Why has difficulty become an excuse? Within the past week, I read three different articles about the difficulty of the Catholic Church and following the faith. Three articles expressed the challenges of living a faith that teaches obedience, love and mercy, while also teaching suffering, sacrifice and redemption.
And yes, it is hard. But why has this become an excuse?
I’ve seen the same situation in my college classes. I structure my classes so that they are challenging. I emphasize at the beginning of each semester that students will need to put in effort. In my literature courses, close reading and contextual analysis is a given. If you’re not prepared to read daily, try a different course.
In my composition courses, I incorporate service learning – a requirement outside of the scheduled hours of my class. In my upper-division professional writing courses, students work with local businesses to create assignments that the business can use as advertising or marketing materials. In other words, students must turn in documents meeting professional standards since they get delivered not only to me but also to a client.
And yet, now, around midterm, students begin showing up in my office. After receiving two graded assignments, I suppose the realization sets in.
I don’t create so-called difficult assignments to be a nuisance. I create them to be a challenge to the students. The assignments I remember throughout my career in school have been the ones that challenged me to step outside of my comfort zone. They taught me something: that coursework should go beyond what the book teaches. Those are the courses that shaped how I approach life today and how I’ve come to value attributes that I didn’t even know that I had.
That’s the purpose of difficulty. It’s a concept that is meant to be a teaching moment. Often, as students sit across from me in my office repeating a rehearsed speech about how they didn’t anticipate doing so much work in my course when they have 18 credit hours, I think about the purpose of challenges. And, of course, I sympathize with my students because 18 credit hours is a lot.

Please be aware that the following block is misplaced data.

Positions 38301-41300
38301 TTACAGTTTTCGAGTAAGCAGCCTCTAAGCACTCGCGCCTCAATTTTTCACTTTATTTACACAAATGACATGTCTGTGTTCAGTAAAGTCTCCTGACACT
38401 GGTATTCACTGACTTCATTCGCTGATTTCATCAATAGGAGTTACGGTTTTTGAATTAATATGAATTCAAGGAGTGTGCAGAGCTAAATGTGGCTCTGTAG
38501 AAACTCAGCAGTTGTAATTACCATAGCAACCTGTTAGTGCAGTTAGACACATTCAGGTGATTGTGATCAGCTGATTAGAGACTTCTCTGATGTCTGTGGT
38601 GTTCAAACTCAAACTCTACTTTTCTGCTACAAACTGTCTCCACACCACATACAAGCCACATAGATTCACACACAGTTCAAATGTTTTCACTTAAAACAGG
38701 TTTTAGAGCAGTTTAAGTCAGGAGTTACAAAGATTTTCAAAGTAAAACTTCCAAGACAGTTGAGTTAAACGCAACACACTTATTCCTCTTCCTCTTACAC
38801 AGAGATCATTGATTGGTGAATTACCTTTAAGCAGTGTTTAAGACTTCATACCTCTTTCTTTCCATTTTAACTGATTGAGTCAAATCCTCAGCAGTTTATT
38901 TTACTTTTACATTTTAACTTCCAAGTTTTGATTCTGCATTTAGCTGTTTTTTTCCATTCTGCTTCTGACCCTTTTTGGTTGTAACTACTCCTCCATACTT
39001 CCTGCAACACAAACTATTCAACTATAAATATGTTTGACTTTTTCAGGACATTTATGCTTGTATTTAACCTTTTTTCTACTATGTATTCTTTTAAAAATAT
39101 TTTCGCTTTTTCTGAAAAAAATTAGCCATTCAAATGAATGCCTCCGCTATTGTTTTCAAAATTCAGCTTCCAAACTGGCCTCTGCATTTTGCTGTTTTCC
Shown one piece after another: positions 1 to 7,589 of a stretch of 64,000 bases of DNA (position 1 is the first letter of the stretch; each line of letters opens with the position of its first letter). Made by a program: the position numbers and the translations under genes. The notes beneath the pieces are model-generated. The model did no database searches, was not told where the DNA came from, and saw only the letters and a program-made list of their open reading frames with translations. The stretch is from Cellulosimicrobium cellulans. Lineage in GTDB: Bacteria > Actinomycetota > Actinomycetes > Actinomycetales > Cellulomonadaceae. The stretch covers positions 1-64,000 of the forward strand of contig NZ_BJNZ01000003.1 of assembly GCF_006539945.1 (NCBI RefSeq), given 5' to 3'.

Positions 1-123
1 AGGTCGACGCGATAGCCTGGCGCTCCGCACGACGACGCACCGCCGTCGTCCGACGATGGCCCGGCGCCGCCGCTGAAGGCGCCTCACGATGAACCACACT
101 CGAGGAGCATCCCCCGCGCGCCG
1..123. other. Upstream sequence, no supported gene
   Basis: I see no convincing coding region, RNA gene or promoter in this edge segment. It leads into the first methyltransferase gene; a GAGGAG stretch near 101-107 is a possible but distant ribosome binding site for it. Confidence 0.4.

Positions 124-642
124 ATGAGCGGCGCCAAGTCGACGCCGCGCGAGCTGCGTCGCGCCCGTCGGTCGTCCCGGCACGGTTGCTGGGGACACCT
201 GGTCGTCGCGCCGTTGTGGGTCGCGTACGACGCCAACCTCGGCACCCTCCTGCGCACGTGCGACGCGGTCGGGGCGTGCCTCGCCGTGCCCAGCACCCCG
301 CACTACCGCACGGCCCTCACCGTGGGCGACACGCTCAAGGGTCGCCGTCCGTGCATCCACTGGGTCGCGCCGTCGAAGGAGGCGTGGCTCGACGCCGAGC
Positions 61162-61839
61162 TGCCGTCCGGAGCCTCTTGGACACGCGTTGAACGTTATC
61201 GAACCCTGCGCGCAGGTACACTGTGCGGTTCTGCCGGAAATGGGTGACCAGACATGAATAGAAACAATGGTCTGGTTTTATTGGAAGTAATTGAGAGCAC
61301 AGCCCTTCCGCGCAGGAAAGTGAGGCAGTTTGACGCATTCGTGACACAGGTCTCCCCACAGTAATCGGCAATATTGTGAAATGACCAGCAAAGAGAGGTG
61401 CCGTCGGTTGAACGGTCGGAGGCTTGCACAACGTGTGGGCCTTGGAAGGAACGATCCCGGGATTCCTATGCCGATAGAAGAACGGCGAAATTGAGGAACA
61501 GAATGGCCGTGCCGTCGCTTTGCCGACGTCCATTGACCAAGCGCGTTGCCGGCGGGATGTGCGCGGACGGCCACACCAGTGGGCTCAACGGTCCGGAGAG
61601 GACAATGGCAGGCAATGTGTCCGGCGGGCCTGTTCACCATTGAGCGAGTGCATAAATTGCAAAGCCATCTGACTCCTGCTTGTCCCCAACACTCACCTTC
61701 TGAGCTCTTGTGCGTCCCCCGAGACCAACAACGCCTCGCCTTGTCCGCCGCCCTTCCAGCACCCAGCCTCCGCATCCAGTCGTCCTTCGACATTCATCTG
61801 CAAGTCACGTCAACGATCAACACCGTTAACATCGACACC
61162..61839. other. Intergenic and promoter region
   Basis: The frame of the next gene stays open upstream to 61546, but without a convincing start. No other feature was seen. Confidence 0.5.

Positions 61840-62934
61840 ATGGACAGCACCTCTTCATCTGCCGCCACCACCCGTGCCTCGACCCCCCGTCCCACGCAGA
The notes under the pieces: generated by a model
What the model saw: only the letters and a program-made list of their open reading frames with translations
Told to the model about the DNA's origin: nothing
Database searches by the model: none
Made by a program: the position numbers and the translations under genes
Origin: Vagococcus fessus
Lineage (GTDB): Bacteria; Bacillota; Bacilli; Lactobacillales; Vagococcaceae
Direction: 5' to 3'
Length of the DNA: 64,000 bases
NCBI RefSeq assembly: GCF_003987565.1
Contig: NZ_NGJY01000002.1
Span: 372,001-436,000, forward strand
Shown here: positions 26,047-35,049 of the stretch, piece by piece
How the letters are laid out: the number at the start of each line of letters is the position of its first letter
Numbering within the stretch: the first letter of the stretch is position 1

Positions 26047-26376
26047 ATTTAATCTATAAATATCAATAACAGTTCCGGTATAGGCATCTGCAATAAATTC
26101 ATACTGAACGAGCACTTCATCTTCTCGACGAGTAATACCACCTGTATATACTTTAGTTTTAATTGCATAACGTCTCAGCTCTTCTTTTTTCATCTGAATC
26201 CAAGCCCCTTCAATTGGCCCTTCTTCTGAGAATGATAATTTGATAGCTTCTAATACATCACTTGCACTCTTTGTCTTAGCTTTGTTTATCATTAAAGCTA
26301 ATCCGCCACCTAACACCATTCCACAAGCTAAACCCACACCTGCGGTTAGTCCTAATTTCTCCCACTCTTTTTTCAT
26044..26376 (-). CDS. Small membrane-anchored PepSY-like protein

Some college students aren’t prepared to take six courses each semester. But, at the same time, I’m not prepared to lower my standards for the students who do take my course because they’re ready to not only meet my challenges, but also exceed them.
The same is true for our faith. The Scriptures do not tell us that going to Mass and practicing the lessons learned in the Gospel will be easy.
When I look at our role model – Jesus – ease doesn’t spring immediately to mind. Instead, I see challenges. I see love, fellowship and forgiveness, but I also see immense suffering and sacrifice.
The teachings of the Catholic Church will be difficult. The disciples, too, complained; they also used difficulty as an excuse.
When Jesus teaches that “it is easier for a camel to pass through the eye of a needle than for one who is rich to enter the kingdom of God,” the disciples complain. They gave everything up to follow Jesus, and they make that clear to Jesus.
In this way, we see that our faith has always been a struggle, even for the disciples. This is why we have God – “For human beings this is impossible, but for God all things are possible” (Matthew 19: 24-30).
“A Christian,” wrote C.S. Lewis in his poem “Mere Christianity,” “is not someone / who never goes wrong,/ but one who/ is enabled to repent/ and pick himself up/ and begin again,/ because the Christ-life/ is inside him.”
When do we need to pick ourselves up again and try again to live the life Christ modeled for us?
Heather Bozant Witcher can be reached at firstname.lastname@example.org.